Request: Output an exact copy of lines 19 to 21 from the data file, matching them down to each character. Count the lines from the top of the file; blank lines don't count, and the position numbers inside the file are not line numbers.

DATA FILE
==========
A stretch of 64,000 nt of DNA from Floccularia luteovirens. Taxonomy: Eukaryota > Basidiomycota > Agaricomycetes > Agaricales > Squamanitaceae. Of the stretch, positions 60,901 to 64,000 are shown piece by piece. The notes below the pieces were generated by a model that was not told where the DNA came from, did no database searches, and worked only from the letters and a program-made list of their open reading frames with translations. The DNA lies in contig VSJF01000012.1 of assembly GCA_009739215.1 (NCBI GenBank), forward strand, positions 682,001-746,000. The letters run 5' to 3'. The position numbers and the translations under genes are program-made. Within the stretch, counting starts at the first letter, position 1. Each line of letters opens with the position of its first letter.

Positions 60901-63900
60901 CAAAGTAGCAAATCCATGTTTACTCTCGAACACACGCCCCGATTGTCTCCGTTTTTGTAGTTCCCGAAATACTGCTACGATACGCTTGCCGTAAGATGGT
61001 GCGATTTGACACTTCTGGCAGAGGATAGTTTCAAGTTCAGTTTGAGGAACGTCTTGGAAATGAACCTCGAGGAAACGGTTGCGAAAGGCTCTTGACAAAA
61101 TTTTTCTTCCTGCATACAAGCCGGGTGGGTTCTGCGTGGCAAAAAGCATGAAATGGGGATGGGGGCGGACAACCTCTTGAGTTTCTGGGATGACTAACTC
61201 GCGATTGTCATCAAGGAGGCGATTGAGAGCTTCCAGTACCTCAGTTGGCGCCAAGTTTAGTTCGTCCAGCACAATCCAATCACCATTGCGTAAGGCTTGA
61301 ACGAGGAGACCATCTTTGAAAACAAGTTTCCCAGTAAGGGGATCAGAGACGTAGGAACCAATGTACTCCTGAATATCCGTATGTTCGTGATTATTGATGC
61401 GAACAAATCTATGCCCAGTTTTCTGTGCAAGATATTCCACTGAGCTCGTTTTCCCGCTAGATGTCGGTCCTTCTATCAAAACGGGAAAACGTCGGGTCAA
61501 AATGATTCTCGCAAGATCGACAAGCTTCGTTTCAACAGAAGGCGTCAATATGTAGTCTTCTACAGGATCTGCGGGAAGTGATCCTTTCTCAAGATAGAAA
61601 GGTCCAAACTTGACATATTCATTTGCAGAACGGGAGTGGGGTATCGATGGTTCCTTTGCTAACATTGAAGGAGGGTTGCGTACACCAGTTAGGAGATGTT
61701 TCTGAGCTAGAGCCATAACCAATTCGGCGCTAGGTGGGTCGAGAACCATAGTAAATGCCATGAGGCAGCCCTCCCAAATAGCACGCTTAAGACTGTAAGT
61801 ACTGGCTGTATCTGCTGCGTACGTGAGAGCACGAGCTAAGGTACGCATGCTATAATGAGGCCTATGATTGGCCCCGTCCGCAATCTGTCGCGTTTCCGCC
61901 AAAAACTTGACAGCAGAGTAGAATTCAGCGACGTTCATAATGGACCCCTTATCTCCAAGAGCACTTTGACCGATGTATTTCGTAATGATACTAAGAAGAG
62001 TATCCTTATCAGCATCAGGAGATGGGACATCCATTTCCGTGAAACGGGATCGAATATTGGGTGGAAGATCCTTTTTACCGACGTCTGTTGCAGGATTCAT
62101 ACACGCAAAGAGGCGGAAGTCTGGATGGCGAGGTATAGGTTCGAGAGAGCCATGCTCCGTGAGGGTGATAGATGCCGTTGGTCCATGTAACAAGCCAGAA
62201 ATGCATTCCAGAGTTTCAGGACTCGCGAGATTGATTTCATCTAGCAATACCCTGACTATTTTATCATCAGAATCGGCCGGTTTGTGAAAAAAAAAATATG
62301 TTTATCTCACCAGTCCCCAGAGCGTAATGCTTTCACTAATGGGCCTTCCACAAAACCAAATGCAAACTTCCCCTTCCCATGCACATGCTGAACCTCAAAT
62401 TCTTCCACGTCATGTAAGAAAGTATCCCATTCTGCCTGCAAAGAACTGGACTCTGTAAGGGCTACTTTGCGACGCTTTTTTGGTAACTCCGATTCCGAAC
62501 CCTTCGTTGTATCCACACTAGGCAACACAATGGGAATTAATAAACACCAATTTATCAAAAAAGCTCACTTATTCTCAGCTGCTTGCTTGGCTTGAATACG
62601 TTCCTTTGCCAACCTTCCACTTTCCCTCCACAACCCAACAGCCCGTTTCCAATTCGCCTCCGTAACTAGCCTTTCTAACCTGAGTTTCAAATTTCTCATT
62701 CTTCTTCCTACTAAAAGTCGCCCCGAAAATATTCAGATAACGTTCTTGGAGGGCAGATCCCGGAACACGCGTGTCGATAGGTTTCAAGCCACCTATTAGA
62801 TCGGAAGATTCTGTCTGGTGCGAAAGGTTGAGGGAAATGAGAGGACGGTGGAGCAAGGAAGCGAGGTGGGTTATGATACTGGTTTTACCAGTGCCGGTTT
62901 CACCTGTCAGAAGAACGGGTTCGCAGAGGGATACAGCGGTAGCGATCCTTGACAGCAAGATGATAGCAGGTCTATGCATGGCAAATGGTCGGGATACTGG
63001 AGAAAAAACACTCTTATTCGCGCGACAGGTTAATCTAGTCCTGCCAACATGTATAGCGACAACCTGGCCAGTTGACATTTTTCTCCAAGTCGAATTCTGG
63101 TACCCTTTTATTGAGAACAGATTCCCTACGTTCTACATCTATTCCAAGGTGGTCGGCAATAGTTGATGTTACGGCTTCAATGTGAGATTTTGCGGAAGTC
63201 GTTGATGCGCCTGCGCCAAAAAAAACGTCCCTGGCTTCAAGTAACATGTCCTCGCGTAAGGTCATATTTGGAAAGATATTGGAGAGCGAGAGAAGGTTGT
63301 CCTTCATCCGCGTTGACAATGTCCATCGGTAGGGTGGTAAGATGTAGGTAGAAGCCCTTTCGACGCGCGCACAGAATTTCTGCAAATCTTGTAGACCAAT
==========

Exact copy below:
62501 CCTTCGTTGTATCCACACTAGGCAACACAATGGGAATTAATAAACACCAATTTATCAAAAAAGCTCACTTATTCTCAGCTGCTTGCTTGGCTTGAATACG
62601 TTCCTTTGCCAACCTTCCACTTTCCCTCCACAACCCAACAGCCCGTTTCCAATTCGCCTCCGTAACTAGCCTTTCTAACCTGAGTTTCAAATTTCTCATT
62701 CTTCTTCCTACTAAAAGTCGCCCCGAAAATATTCAGATAACGTTCTTGGAGGGCAGATCCCGGAACACGCGTGTCGATAGGTTTCAAGCCACCTATTAGA